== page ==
In Figure 14 proliferation rates of yield vs. time & maximum girth at top of stem are shown. Proliferation rate is high in general, when girth is around 6 cm. In the middle of lifetime, if the girth is approximately 5 cm then the rate is high. The upper edge of proliferation surface corresponds to around 120 days.

Figure 14 Proliferation rate of yield vs. time & maximum girth at top of stem: 2nd interim cut |

When seed weights are not recorded, Figure 12, Figure 13, and Figure 14 may shed light on the plant growth status on yield.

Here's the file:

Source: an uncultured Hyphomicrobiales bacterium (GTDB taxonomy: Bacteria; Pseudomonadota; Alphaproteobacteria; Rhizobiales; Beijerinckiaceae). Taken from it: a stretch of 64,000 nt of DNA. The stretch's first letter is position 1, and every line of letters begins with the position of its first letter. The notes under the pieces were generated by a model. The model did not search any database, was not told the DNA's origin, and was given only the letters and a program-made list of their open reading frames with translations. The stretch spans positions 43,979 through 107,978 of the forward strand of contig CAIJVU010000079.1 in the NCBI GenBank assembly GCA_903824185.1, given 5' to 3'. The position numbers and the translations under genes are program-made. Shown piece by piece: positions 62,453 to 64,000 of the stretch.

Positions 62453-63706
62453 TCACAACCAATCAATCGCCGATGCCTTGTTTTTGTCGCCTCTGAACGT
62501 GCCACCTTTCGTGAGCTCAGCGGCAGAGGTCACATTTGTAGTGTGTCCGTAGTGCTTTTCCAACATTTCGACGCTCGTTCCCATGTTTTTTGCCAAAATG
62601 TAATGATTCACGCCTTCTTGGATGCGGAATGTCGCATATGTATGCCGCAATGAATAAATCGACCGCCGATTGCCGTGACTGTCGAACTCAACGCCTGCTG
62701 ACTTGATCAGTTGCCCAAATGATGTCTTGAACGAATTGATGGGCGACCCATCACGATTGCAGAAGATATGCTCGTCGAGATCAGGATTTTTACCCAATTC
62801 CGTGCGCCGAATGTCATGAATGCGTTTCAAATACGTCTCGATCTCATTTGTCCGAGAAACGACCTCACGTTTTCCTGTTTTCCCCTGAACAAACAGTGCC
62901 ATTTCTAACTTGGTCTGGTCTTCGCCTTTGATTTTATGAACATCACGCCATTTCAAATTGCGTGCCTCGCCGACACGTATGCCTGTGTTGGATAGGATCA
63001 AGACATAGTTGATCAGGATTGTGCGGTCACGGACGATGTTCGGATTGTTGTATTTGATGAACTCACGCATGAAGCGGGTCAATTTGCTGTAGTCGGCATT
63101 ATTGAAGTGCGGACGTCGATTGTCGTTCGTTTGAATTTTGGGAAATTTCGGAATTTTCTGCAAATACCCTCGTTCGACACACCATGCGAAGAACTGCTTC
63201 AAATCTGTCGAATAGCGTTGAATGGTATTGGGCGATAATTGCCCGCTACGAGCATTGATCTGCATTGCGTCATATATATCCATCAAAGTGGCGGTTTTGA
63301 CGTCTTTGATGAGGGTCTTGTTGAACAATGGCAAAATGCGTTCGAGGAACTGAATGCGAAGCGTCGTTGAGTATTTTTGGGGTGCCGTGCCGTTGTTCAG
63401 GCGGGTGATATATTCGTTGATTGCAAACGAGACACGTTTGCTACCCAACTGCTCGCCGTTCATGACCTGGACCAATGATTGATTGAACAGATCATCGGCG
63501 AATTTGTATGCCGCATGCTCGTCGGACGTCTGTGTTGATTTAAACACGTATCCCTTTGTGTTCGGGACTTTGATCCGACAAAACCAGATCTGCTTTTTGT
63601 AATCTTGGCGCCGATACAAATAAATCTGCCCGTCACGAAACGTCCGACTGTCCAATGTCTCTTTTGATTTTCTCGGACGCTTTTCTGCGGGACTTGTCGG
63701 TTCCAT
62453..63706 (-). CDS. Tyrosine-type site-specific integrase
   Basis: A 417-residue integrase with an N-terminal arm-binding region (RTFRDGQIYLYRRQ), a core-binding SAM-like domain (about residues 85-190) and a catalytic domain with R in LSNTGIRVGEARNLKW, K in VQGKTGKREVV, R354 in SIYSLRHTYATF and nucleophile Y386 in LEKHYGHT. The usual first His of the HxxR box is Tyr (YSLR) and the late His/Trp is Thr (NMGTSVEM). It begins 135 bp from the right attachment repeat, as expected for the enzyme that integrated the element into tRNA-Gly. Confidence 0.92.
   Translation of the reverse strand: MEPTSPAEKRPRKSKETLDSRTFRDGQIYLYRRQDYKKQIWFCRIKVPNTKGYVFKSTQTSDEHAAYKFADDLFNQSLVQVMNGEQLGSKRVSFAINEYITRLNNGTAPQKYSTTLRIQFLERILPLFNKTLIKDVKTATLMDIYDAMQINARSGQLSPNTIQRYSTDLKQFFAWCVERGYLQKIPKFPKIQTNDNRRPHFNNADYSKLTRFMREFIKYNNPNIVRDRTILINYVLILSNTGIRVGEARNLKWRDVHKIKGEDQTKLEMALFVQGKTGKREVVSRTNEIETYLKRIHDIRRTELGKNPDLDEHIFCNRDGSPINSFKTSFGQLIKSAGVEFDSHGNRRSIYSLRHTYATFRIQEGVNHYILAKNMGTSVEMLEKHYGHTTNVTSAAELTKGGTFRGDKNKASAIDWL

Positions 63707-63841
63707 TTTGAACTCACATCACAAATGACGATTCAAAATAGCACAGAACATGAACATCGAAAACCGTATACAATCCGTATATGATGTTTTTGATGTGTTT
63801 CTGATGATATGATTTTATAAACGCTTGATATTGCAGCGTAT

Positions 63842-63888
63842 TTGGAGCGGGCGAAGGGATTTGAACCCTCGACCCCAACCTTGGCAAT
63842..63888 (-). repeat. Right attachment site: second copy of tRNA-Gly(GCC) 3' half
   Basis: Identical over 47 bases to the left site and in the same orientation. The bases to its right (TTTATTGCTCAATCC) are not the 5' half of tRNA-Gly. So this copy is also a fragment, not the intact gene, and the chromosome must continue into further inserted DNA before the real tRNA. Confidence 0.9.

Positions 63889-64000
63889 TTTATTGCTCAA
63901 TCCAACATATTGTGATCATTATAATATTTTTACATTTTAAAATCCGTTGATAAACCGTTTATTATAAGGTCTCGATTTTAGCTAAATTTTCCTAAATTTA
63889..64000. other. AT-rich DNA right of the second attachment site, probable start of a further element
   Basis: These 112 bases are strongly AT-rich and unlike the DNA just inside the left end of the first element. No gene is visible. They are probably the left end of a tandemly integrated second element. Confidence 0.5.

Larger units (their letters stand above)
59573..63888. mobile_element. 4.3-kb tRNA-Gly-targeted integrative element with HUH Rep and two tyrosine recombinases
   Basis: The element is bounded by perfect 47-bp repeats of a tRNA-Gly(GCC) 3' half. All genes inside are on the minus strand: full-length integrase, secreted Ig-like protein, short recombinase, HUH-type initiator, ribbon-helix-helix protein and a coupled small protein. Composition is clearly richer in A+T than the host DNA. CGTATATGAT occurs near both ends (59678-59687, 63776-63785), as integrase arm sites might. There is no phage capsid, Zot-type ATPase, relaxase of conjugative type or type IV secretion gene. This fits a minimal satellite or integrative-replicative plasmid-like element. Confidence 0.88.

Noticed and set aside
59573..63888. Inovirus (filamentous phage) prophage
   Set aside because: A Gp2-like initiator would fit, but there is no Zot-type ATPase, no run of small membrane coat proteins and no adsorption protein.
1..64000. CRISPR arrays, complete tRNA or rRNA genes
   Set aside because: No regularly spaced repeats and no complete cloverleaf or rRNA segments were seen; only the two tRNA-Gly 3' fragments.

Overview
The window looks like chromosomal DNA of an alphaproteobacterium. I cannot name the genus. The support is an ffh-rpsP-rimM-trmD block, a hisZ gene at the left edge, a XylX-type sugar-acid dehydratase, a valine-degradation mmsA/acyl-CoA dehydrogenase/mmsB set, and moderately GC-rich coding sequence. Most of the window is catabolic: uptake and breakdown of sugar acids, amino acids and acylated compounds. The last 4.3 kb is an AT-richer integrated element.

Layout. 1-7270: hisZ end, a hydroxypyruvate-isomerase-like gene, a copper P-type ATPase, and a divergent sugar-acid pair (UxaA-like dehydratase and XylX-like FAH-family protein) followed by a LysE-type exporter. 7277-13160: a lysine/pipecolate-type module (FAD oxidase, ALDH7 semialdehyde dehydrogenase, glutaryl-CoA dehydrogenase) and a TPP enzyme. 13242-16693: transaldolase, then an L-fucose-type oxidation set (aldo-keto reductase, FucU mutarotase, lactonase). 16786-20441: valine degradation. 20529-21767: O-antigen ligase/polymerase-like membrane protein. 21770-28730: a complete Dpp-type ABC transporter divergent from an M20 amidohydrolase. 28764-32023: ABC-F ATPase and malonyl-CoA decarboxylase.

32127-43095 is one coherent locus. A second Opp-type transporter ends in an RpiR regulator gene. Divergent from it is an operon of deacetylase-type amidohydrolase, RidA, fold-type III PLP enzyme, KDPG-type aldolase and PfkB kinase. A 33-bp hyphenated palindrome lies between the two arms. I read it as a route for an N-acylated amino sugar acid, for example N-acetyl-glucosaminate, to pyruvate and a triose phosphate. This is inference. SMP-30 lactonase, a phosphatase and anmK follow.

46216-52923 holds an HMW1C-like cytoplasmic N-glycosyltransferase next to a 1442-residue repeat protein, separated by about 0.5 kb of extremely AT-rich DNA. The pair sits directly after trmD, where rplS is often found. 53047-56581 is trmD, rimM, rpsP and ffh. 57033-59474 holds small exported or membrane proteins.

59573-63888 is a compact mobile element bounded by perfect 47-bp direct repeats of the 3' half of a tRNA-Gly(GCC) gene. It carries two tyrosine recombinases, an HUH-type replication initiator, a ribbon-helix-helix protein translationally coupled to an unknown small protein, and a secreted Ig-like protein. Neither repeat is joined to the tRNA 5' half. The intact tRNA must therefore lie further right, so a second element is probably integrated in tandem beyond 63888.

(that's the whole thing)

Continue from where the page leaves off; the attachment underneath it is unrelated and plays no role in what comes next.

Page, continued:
We plot a three dimensional figure on rate vs. time and seed weight in Figure 11. Recall the construction of Figure 2, consider a fixed seed weight and consider the relevant plants with yam cut at the time of second interim growth recording. For plants with a fixed seed weight, *y* co-ordinate of curves over different time points *x*, whenever at least one data point from first interim, second interim, final harvest are available in a curve, that time point was considered in Figure 2. Now for a fixed seed weight, compile all these time points, counted from the time of sprouting in relevant plant, where at least one yield data is recorded. Different points on time and rate *(t, r (t))* computed via the program in Dasgupta (2017c) are obtained for plants with fixed seed weight, and Figure 8, Figure 9, Figure 10 are based on these information.